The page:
Annie Ernaux: The Lives of Others

Dolorès Marat, La femme aux gants (Woman with gloves), 1987, Fresson four-colour pigment print. © Dolorès Marat.

Exteriors – Annie Ernaux & Photography at Maison Européenne de la Photographie, Paris asks which comes closer to presenting reality, text or image?

In her 1996 book of journal entries, Exteriors (first published in French as Journal du dehors and translated into English by Tanya Leslie), Annie Ernaux asserts her intention to ‘preserve the mystery and opacity of the lives I encountered’, aiming in her writing to ‘describe reality as through the eyes of a photographer’.

How might a photograph be read, or a book seen? Between a text or an image, which comes closer to presenting reality? These are the central questions of Exteriors – Annie Ernaux & Photography, an exhibition that recently opened at Maison Européenne de la Photographie (MEP) in Paris. In it, excerpts from Exteriors sit by side with more than 150 photographs from the MEP collection by 29 photographers, including major names such as Harry Callahan, Claude Dityvon, Issei Suda and Dolorès Marat. While Ernaux’s observations are distinctly situated in a French context, the photographs, many of which are of everyday domestic and street scenes, include pictures taken the UK, the US and Japan as well as in France. Like Ernaux’s clean, no-frills writing, the several small rooms are sparse. Clusters of photographs hang alongside extracts from the text with plenty of white wall space in between. Ernaux’s writing does not describe the images; the images do not depict exactly what Ernaux describes. Rather, the viewer is required to insert themselves into the space in order to join the dots, or work out whether they see a connection between the two at all. The resulting experience feels like an intimate conversation.

Suda Issei, Nabari Mie, 1977, from the series ‘Fushikaden’ (1971-1978), gelatin silver print. © Issei Suda. Courtesy Akio Nagasawa Gallery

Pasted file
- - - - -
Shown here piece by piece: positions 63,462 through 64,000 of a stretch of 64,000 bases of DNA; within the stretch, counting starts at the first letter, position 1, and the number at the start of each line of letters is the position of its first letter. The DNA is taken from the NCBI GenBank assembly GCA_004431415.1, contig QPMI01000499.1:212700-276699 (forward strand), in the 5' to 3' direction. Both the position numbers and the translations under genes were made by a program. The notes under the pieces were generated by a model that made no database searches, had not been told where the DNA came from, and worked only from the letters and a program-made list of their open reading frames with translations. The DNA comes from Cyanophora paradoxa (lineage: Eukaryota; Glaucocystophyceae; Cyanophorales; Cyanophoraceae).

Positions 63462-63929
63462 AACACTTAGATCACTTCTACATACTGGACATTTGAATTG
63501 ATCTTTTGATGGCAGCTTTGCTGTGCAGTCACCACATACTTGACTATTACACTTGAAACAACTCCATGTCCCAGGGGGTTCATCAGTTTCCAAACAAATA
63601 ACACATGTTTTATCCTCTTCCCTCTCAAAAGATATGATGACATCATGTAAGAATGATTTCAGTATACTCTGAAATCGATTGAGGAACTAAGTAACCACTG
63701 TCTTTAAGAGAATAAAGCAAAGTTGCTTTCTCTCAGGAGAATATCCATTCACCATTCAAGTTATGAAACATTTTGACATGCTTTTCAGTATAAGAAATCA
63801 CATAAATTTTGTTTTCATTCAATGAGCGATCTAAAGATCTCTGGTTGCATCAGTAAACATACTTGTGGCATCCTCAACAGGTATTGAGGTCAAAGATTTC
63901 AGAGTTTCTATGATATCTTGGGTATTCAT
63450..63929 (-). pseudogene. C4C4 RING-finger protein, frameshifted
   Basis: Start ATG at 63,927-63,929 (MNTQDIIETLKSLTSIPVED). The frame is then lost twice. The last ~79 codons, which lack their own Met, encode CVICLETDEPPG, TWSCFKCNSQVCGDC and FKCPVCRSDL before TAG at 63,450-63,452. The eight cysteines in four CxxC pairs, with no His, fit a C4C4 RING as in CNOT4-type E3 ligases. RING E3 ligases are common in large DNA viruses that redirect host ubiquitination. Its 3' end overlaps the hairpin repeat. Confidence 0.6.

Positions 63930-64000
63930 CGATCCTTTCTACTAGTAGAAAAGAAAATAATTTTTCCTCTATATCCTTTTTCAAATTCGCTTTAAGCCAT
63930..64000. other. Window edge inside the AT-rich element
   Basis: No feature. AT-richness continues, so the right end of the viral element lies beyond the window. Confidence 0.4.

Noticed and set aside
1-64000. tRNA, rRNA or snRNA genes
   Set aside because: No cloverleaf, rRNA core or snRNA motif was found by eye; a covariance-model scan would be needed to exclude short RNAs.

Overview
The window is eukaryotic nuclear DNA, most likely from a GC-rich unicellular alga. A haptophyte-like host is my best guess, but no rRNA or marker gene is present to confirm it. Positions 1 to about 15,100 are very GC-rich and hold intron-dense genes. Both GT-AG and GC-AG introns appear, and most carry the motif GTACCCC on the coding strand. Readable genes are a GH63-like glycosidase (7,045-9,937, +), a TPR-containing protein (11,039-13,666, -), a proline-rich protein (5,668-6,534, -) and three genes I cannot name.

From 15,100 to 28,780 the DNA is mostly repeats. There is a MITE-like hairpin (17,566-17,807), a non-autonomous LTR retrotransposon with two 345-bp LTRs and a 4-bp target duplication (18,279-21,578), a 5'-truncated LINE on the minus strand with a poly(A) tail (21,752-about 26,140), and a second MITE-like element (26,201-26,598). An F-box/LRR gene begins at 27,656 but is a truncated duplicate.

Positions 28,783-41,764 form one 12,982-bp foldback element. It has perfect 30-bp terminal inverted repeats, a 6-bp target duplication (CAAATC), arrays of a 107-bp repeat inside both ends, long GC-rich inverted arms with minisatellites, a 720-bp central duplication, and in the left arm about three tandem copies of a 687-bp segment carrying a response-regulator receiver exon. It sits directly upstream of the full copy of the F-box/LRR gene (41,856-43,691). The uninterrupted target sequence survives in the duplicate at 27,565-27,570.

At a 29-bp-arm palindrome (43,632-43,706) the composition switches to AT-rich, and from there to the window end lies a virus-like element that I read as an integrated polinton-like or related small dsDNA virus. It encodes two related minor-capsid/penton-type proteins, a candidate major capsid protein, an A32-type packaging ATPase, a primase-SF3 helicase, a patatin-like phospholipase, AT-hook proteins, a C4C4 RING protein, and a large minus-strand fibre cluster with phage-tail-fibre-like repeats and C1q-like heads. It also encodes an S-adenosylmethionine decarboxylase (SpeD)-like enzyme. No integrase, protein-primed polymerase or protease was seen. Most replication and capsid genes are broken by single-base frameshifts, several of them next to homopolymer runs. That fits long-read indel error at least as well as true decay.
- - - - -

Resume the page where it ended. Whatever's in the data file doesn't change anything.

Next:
Born in Normandy in 1940, Ernaux is now a world-renowned and Nobel Prize-winning writer for her autobiographical works on sex, abortion, love and death. Her writing is crisp and precise; for many of her avid readers – particularly young women working out how to resist a world of patriarchal norms and gendered expectations – it is revelatory.

Ernaux has also written several books of social observation. The Years (2017; Les Années, 2008) is a collagelike history that tracks a changing France between 1941 and 2006. In Look at the Lights, My Love (2023; Regarde les lumières mon amour, 2014) she charts her visits to an Auchan supermarket in her hometown of Cergy-Pontoise, in the northwestern suburbs of Paris, over the course of a year. Exteriors follows suit: it is her record of public life in Cergy between 1985 and 1992, as she observes fellow passengers on RER and Métro trains and platforms, customers in the hair salon or at the supermarket, and notable articles in Le Monde and Marie Claire. The book is less about Ernaux than many of her others – such as Simple Passion (2003; Passion simple, 1991), the tale of her secret affair with a younger married man. Yet in viewing strangers, Ernaux better sees herself. ‘It is other people – anonymous figures glimpsed in the Métro or in waiting rooms – who revive our memory and reveal our true selves through the interest, the anger or the shame that they send rippling through us,’ she writes.

Hiro, Shinjuku Station, Tokyo, 1962, Gelatin silver prints. © The Estate of Y. Hiro Wakabayashi

The MEP exhibition makes this mirrorlike link between the other and the self ever more profound. Hiro’s Shinjuku Station, Tokyo, Japan (1962) – which comprises seven separate images of people squashed onto a commuter train, and in total stretches to more than five metres in length – is a claustrophobic capturing of the sights and smells, the pushing and shoving, on rush-hour trains. One young woman, on the far-right of the image, is squashed against the doors, cradling her bag, her expression glum. She is a good head shorter than the suited men who crowd behind her, and looking at her I was reminded of the gendered reality of the scene: that I, too, am too short to hold onto a rail hanging from a train’s ceiling, that it is inevitably a man’s armpit with which I find myself at nose-level. In the next room lies Dolorès Marat’s 1997 Les jambes (Legs), which shows a closeup of the back of a woman’s calves as she stands on an escalator. They are just legs, but the photo is taken from a position far below an adult’s eyeline. I felt disgust thinking how my own legs might look if someone were to photograph them from that angle, and so closeup.